While music students spend countless hours preparing for numerous concerts throughout the year, as well as attending fellow musician\’s performances, few non-music students take the time to see their talent on stage. With a free concert almost every night of the week, MSU students have the opportunity to hear a variety of musical talent. \”There are so many upcoming events,\” Richard Fracker, chair of voice department, said. \”I think these concerts are one of the biggest untapped resources at MSU. There is not a day that goes by that there isn\’t either a world-class faculty concert or an outstanding student recital. Students can often get in for free. If not, it\’s a couple of bucks. It\’s cheaper than the price of a movie ticket. It would be pretty astonishing if someone couldn\’t find something they liked with so many options.\” [frack]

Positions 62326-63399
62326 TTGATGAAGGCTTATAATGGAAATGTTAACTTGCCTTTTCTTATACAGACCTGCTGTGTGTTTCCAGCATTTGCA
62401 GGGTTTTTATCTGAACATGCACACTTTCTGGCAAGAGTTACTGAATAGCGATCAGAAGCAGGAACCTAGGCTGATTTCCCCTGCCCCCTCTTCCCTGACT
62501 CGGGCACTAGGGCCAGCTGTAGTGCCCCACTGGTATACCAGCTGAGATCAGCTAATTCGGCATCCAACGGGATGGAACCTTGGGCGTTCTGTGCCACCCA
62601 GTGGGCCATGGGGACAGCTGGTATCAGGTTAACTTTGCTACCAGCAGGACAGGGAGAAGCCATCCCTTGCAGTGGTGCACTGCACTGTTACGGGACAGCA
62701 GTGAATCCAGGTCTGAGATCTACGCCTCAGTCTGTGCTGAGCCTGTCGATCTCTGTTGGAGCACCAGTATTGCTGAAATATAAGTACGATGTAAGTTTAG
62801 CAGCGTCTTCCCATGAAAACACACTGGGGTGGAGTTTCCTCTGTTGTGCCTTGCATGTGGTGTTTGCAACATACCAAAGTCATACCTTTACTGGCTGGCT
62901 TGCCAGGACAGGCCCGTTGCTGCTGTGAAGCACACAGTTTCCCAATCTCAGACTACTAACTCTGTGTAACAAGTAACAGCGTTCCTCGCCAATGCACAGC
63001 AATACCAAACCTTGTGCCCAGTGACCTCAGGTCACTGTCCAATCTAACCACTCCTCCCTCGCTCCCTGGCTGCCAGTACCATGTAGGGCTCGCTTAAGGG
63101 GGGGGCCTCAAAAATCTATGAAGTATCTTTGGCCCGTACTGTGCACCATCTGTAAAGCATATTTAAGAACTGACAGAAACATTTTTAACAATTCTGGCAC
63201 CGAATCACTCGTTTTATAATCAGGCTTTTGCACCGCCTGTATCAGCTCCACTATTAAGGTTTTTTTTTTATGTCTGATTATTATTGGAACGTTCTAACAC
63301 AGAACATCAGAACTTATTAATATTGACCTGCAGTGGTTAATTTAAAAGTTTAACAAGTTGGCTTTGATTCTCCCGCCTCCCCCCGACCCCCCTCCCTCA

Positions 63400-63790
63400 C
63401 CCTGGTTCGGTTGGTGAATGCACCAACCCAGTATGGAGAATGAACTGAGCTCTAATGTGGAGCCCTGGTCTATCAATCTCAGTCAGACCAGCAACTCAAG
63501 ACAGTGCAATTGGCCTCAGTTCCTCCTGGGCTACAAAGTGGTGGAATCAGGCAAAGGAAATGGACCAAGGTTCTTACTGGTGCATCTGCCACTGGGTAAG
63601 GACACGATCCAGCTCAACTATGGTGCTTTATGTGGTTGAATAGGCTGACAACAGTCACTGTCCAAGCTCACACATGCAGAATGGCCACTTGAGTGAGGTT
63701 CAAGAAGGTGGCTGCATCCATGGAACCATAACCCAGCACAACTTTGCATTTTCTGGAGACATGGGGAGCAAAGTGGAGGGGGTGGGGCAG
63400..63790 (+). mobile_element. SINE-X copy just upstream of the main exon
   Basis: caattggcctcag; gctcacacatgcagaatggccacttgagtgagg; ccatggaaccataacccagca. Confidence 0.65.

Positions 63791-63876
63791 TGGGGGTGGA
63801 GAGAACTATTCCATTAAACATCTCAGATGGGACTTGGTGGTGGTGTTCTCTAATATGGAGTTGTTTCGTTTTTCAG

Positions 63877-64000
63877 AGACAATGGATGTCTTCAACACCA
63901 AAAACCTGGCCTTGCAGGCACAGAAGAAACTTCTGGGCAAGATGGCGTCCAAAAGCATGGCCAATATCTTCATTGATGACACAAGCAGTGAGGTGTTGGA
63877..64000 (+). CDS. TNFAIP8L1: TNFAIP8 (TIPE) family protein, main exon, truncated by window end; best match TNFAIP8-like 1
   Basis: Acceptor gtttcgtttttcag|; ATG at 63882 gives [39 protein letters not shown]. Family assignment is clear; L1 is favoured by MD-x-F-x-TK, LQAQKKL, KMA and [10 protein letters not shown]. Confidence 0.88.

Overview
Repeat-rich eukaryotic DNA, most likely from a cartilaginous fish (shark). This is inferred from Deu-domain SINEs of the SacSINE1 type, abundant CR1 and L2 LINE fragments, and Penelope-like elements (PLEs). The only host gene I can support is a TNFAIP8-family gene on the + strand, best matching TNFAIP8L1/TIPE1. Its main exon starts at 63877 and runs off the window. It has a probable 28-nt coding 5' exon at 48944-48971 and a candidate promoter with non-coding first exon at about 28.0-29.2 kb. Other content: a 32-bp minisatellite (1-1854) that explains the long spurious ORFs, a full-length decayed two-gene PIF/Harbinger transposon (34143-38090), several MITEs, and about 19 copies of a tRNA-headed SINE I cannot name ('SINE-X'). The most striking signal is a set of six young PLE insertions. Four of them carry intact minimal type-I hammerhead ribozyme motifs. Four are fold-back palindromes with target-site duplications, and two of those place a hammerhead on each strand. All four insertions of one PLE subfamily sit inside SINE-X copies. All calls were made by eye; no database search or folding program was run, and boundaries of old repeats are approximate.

Lee, who has attended several College of Music concerts, recommends that students check out the events in April because they\’re \”packed with awesome performances.\” April is when most seniors have final recitals. \”Every recital I\’ve been to, it\’s just like the professor and some family and a few friends,\” he said. \”And they have performed amazingly for like seven people. I totally think that more students should go. There are even some during the week if you don\’t want to give up your Friday and Saturday night.\”
Fracker suggests checking out the upcoming performance of the opera Puccini Turandot that will be performed by students and faculty, accompanied by the orchestra and the choir. Fracker calls it \”an extraordinary event.\”